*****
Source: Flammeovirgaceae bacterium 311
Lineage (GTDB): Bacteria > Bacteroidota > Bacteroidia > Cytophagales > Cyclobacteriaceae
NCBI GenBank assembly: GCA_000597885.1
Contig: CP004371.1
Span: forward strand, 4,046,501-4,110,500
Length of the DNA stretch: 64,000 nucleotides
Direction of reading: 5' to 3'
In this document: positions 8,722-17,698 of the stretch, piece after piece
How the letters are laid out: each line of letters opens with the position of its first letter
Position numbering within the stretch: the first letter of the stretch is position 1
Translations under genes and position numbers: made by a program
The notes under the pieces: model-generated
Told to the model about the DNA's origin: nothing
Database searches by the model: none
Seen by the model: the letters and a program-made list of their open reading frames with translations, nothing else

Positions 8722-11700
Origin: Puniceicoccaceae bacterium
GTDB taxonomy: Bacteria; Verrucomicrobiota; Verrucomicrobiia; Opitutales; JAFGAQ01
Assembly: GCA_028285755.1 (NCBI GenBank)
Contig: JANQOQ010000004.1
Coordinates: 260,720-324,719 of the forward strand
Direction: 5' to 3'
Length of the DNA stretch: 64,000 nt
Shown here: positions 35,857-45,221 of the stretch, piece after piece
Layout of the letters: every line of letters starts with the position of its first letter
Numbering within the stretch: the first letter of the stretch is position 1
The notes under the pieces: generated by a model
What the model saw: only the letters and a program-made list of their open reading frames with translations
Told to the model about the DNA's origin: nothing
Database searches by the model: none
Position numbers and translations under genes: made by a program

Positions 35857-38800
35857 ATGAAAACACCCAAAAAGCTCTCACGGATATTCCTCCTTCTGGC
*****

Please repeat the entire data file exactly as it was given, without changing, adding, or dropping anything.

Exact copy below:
Source: Flammeovirgaceae bacterium 311
Lineage (GTDB): Bacteria > Bacteroidota > Bacteroidia > Cytophagales > Cyclobacteriaceae
NCBI GenBank assembly: GCA_000597885.1
Contig: CP004371.1
Span: forward strand, 4,046,501-4,110,500
Length of the DNA stretch: 64,000 nucleotides
Direction of reading: 5' to 3'
In this document: positions 8,722-17,698 of the stretch, piece after piece
How the letters are laid out: each line of letters opens with the position of its first letter
Position numbering within the stretch: the first letter of the stretch is position 1
Translations under genes and position numbers: made by a program
The notes under the pieces: model-generated
Told to the model about the DNA's origin: nothing
Database searches by the model: none
Seen by the model: the letters and a program-made list of their open reading frames with translations, nothing else

Positions 8722-11700
Origin: Puniceicoccaceae bacterium
GTDB taxonomy: Bacteria; Verrucomicrobiota; Verrucomicrobiia; Opitutales; JAFGAQ01
Assembly: GCA_028285755.1 (NCBI GenBank)
Contig: JANQOQ010000004.1
Coordinates: 260,720-324,719 of the forward strand
Direction: 5' to 3'
Length of the DNA stretch: 64,000 nt
Shown here: positions 35,857-45,221 of the stretch, piece after piece
Layout of the letters: every line of letters starts with the position of its first letter
Numbering within the stretch: the first letter of the stretch is position 1
The notes under the pieces: generated by a model
What the model saw: only the letters and a program-made list of their open reading frames with translations
Told to the model about the DNA's origin: nothing
Database searches by the model: none
Position numbers and translations under genes: made by a program

Positions 35857-38800
35857 ATGAAAACACCCAAAAAGCTCTCACGGATATTCCTCCTTCTGGC